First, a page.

Patriotism and ignorance is obviously clouding your judgement.

Bernie Bros's picture

Are you thick? There’s no way to know what the death rate is without extensive testing, since most infected experience no or mild symptoms that never require hospitalization. Only the most severe cases are being recorded, once very widespread testing is implemented, the death rate can only go down, likely very precipitously. It may even end up being lower than the rate for seasonal flu. There’s no credible evidence whatsoever to suggest a high rate.

Another leftist so desperate to make this seem worse than it is. You’re literally a panic vector, a one man hazard to the public.

Lawrence S's picture

Leftist? How on earth does politics have anything to do with it. You may think you're save and all is gonna be over soon, I live in a region with hundreds of deaths and counting. Hospitals deciding who has the right for treatment and who does not,
because all the beds and hallways are crowded. Hospitall staff breaking down out of lack of sleep and infection. This is a preview of what can happen if you underestimate. How is this not fair and smart to point out? Especially to a country with one of the more problematic health care systems in the world?

Nobody is going to ever regret pointing out dangers and facts, it's always those who ignored or minimised it and could have saved others from harm or financial problems. It all depends on how you react as a society and are willing to adapt or not.

I hope I'm wrong, but nothing is pointing that out. All our experts are saying the current measures are inadequate. Wait, they're all a bunch of lying leftists?

g coll's picture

Are you thick? The mortality rate is well documented across multiple countries. Get your trump brain out of the US for once.

Deleted Account's picture

LOL. He's thick? The death rate in ANY country is no where near the death rate for the flu. And you're calling him thick. Funny.

g coll's picture

Funny yes. You make me laugh. The mortality rate of the seasonal flu is 1/1000. Coronavirus mortality rate is generally agreed to be 2/100 i.e 20 times worse. I'll give you some credit - maybe you weren't meaning the mortality rate.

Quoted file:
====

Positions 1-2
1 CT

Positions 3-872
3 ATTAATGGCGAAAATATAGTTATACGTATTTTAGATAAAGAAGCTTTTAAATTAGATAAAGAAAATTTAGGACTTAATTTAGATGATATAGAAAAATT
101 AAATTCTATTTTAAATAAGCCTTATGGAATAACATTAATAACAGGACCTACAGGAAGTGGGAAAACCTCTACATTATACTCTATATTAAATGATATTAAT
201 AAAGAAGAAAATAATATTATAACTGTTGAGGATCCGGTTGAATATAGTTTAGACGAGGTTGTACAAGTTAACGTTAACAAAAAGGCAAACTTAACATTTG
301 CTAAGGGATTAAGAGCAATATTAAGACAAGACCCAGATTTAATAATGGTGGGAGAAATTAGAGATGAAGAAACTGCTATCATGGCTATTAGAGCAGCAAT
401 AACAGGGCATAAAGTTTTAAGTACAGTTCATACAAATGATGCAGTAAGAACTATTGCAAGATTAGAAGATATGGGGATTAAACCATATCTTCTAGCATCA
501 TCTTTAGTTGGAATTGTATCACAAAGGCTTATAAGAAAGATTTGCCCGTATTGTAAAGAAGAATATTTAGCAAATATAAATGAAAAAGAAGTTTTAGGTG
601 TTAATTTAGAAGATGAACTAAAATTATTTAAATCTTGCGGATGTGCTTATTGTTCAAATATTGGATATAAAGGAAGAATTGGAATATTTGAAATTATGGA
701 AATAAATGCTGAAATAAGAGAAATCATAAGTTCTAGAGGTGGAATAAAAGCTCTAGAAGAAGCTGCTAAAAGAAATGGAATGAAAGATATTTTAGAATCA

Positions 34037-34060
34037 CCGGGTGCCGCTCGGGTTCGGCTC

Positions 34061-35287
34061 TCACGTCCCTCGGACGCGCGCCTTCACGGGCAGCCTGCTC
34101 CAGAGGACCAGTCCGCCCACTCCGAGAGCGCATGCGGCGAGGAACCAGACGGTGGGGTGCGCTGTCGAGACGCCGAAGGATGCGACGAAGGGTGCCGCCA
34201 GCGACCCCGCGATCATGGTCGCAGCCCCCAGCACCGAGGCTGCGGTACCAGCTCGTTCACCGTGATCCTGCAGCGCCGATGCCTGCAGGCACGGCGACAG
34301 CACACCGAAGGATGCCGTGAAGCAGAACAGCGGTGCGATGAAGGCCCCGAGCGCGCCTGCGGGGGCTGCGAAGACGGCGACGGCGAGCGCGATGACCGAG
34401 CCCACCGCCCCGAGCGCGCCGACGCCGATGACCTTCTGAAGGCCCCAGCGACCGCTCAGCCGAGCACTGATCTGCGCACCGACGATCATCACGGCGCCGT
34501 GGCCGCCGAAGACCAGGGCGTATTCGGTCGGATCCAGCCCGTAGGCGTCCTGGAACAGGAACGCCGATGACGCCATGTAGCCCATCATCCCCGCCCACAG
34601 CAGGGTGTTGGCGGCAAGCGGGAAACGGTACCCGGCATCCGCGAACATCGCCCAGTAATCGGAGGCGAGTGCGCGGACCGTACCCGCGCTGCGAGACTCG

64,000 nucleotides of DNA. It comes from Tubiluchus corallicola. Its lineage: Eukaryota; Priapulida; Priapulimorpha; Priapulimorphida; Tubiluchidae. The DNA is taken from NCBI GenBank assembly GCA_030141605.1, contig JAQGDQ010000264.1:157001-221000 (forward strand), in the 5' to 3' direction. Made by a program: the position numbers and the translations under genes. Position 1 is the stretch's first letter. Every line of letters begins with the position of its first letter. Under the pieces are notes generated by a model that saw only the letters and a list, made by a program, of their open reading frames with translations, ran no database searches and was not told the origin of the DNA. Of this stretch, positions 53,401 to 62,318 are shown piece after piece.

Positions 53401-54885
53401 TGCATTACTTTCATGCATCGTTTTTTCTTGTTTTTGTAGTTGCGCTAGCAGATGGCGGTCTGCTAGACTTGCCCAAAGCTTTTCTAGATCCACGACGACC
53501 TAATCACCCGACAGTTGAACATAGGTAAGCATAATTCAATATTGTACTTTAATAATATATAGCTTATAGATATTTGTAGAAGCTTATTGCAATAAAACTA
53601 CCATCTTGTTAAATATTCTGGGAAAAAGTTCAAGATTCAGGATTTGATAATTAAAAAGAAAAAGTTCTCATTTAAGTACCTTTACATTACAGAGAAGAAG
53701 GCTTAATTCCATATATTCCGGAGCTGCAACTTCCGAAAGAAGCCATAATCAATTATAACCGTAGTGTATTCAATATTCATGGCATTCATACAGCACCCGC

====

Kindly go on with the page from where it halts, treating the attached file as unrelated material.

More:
Logan Cressler's picture

Boy, Marty Jones, your comments didnt age well did they? Bet you are wishing you could delete comments on here huh?

Deleted Account's picture

You're gonna sit there and tell me the same fools buying all the toilet paper aren't going to get tested the second they have a runny nose?? funny

Lawrence S's picture

Yeah because a couple of rolls of toilet paper has the same exact price as getting a voluntarily test done in a hospital. And the majority of US citizens can afford to get tested. And there have been no reports of inadequate test capacity in the USA.

This is getting ridiculous.

Pedro Pulido's picture

lawrence, you're right, but i don't think Marty has a real perception YET of all that's happening. That will change in 2 weeks though, when the numbers in the US sky rocket.

Yes, lots of countries are under testing. In some, their public reports are also downsized to prevent panic. This is much worse than you can imagine.

And for those thinking this is even comparable with the flu, i recommend you educate yourself about this subject. Start by watching this :
"the lockdown - one month in Wuhan"
https://www.youtube.com/watch?v=XU9FVqwO4TM

Maybe watching this, you get an idea of what's coming your way.

Jeremiah Nave's picture

I am just starting my buisness as an amateur photographer. My first event was a Valentine's day booth to get my name out there. I have been approached by a few people but nothing serious as of yet.